Trouble with Jrk G2

I’ve been having a good amount of trouble getting the Jrk G2 to work with my current setup. I’m trying to drive a 12v DC motor that has this tachometer for feed back. I seem to get a fairly noisy 12v sine wave centered on 0v. I’ve tried both rectifying the signal then using a capacitor to turn it into an analog signal and rectifying the signal and putting it into an op amp to get a square wave, but with limited success. So I guess in general, I’m looking for advice on integrating with a sensor such as the one I’m forced to work with.

This is a scope view of my most recent attempt to rectify the the wave (yellow), then pass it through an op amp to get a nice square wave.


Just to clarify, are you saying that the yellow wave is your original signal, and does that make the green your conditioned signal?

The green signal seems like it should be usable with the Jrk. What happens when you try to use that?

- Patrick

Hey Patrick, Thanks so much for responding.

The yellow is actually post rectified signal.

When using the green signal wired directly to FBT (not 100% sure this is right) and a ground on the negative side of the rectifier, I had a few issues.

When attempting to test the control at a static value, I put a bit of resistance on the motor and the feedback dipped and stayed low, then jumped back up when released. I was under the impression that the controller would up the voltage until the feed back was back at the original location.

It also doesn’t seem like the feedback ever hits the target, I’ve played around with the pid values a lot and I can never get something stable that trends towards the target. Best I can do is get the feed back to stay well above the target and respond proportionally, but I think this is the cause of the problem above.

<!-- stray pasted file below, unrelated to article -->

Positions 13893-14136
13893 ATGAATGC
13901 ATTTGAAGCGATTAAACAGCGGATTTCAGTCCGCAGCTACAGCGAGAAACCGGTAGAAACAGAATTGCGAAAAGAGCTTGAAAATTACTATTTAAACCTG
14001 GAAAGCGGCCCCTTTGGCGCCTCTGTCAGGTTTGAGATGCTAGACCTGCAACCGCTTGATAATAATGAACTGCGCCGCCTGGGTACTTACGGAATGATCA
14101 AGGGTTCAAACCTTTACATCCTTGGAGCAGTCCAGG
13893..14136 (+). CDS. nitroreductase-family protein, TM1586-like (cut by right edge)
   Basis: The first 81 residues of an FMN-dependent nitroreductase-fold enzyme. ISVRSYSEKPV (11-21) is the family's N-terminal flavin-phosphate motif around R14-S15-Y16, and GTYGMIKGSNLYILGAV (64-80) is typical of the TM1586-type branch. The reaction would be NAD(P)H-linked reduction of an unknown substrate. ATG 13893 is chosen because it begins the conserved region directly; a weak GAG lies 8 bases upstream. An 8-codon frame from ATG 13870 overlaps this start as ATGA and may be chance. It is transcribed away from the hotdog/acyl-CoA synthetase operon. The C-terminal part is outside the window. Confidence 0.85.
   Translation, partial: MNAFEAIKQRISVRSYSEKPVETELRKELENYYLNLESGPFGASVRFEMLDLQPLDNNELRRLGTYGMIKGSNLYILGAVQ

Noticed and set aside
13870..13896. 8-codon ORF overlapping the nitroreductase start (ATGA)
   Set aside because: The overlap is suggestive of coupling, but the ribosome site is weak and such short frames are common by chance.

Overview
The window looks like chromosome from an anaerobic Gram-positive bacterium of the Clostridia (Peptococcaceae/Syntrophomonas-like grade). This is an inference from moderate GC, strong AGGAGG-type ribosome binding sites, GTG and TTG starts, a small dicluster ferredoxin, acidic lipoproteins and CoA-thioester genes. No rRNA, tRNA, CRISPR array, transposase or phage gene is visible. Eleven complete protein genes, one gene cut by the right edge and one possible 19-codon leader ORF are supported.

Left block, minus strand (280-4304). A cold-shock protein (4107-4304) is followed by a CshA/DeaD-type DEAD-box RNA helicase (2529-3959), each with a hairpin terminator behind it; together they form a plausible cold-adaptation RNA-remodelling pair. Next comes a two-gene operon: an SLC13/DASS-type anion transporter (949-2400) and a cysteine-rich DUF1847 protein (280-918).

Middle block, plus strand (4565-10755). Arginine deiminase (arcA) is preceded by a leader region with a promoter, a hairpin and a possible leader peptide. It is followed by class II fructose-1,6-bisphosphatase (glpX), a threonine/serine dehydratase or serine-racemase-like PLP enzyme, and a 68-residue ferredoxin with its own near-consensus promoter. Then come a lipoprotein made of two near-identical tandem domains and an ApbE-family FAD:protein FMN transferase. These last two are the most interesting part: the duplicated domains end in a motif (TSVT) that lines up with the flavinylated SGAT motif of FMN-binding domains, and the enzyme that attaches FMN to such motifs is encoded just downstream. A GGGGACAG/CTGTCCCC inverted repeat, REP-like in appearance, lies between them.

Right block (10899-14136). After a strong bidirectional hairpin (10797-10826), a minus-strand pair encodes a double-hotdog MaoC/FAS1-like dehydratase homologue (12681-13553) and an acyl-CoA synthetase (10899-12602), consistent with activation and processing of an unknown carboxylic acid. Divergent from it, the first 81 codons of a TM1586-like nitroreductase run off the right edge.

So I’m not sure if this is a pid tuning issue, or if my signal is not what the JRK expects, or wired in incorrectly.

Again, thanks so much for the feedback.

Could you post a copy of your Jrk G2 settings file? You can save a copy of your settings file from the “File” drop-down menu of the Jrk G2 Configuration Utility.

- Patrick

Here are my settings.

jrk_settings.txt (2.0 KB)

After a bit more tuning, I was able to get a little better results, but I’m wondering if there are any recommendations to get it a bit smoother.

I recommend carefully reviewing the instructions in the “Setting up frequency feedback” section of the Jrk G2 user’s guide.

In particular, I suggest that you do not invest too much time in tuning your PID coefficients until you have scaled feedback values that are clean and reflect the speed of your motor. In your video, the scaled feedback is very noisy. Also, around 10 seconds into the video, it sounds like the motor speeds up, but at the same time we see that “Scaled feedback” gets closer to 2048. In a properly set up system, scaled feedback values further from 2048 indicate higher speeds, and values closer to 2048 indicate lower speeds.

The Jrk is getting that feedback value by measuring the width of high pulses on the FBT line. However, the pulses I see on the green signal of your oscilloscope look very noisy (i.e. the width is unpredictable), which could explain the noise we are seeing the “Scaled feedback” value. Also, are you sure that the pulse width decreases when the motor speeds up? It might be helpful to see a video or some screenshots from your oscilloscope so we can see what the signal looks like at different speeds.

A good way to test your setup while you are still figuring out how to configure your feedback settings is to follow the recommendations under the “Setting initial PID coefficients” and the “Testing frequency feedback” headers of the user’s guide section that I mentioned earlier.

- Patrick

Ok, just a bit of background that might make my setup that may explain a few things.